The “Say Hey” Kid, the incomparable Willie Mays. A striking, unique photo by photographer William Jacobellis (and a tip of the cap to Weingarten’s Vintage great classic MLB photo Twitter) for many reasons: It’s in his rookie season of 1951 (with the telltale NL 75th Anniversary patch on his left sleeve, worn by all teams of the Senior Circuit that year), it’s at the Polo Grounds, it’s taken from an unusual but intriguing angle – and, most unusually, he’s not smiling!
His serious gaze would soon brighten into beaming confidence and joy as Mays (not even coming up to the big club until late May, his .477 AAA average forcing the Giants’ hand) would crack 20 HRs to earn 1951 Rookie of the Year honors (interesting note – his first ever hit was a HR at the Polo Grounds off future HOFer Warren Spahn). Mays as a rookie in 1951 also participated in one of the most exciting Octobers in MLB lore, being on deck when Bobby Thomson hit the “Shot Heard ‘Round The World” to win the pennant for the boys from Harlem over the Brooklyn Dodgers, and, while the Giants lost, the 1951 World Series highlighted the first all African-American outfield in MLB history (with another NY Giant legend, Monte Irvin, in left, Mays in center, and Hank Thompson in right), and also saw Mays competing against Joe DiMaggio in his final season.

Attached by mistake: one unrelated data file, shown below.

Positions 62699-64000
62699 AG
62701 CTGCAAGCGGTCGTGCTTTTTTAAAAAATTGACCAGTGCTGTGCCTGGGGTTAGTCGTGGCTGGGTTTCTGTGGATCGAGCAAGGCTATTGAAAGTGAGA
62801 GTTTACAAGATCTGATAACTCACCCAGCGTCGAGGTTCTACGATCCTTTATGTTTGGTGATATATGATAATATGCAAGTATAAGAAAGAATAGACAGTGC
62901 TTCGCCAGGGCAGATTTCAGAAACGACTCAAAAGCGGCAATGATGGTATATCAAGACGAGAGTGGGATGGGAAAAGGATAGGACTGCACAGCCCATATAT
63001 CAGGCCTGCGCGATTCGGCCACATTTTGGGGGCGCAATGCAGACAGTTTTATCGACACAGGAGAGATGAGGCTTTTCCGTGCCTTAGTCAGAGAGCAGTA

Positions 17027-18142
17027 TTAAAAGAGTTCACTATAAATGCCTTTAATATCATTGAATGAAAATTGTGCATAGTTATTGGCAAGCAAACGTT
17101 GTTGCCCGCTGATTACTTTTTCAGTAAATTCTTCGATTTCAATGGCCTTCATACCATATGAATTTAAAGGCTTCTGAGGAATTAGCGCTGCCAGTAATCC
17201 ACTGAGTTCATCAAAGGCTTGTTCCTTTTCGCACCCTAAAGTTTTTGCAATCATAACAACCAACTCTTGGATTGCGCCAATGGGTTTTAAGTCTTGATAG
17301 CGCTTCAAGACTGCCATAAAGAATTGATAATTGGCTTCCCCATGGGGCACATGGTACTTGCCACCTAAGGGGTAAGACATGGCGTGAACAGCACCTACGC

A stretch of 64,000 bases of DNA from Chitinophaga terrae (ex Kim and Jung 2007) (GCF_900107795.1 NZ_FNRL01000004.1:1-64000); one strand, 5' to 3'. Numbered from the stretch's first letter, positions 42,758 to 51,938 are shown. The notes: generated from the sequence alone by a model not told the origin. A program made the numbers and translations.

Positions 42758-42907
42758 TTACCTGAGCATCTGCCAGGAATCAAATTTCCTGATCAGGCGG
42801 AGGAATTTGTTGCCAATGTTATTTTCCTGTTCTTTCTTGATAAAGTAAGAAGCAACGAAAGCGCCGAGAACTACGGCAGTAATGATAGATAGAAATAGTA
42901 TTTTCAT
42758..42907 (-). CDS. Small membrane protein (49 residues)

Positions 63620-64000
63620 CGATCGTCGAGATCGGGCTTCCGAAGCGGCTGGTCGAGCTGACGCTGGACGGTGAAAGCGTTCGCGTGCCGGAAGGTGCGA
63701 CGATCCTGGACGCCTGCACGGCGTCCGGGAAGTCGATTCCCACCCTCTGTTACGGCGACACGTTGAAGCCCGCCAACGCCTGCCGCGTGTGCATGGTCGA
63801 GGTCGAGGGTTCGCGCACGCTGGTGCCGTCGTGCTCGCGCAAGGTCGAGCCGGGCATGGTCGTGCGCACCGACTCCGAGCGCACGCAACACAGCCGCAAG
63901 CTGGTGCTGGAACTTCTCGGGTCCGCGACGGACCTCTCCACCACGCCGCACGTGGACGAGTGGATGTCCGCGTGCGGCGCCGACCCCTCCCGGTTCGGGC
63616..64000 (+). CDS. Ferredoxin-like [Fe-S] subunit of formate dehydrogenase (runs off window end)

As most baseball fans are aware, Willie Mays was among the finest ever to play the game. Often considered the first, and most talented, “five-tool” player (hit for average, hit for power, speed, throwing arm, good glove), his accomplishments are stunning: despite missing almost two seasons (mid-1952 to 1953) to military service (and returning from it to lead the league in average and slugging to win the 1954 NL MVP and lead the Giants to a World Series championship), he amassed 660 HRs, 12 Gold Gloves (tied for most all-time – his over-the-shoulder catch deep in the Polo Grounds center field in Game 1 in the 1954 World Series widely considered the best defensive play of all-time, forever known as “The Catch”), not to mention 24 All-Star games (also tied for most all-time; a guy by the name of Ted Williams once said, “They invented the All-Star Game for Willie Mays.”). Starting out as one of New York City’s biggest sports stars, he continued to shine after the Giants’ move to San Francisco in 1958, and became a beloved icon there as well. He returned to New York at the tail end of his career as a New York Met in 1972, and retired after the 1973 season, but not before participating in the 1973 World Series and garnering his 4th NL pennant.
The legendary Dodgers’ announcer Vin Scully (as well as numerous former MLB players) states unequivocally that Willie Mays was the best ballplayer he’s ever seen. As I was lucky enough to see a Mets game or two in my youth with Willie Mays in the lineup, and while my memory is cloudy, I’m confident that I can echo the same sentiment. Say Hey!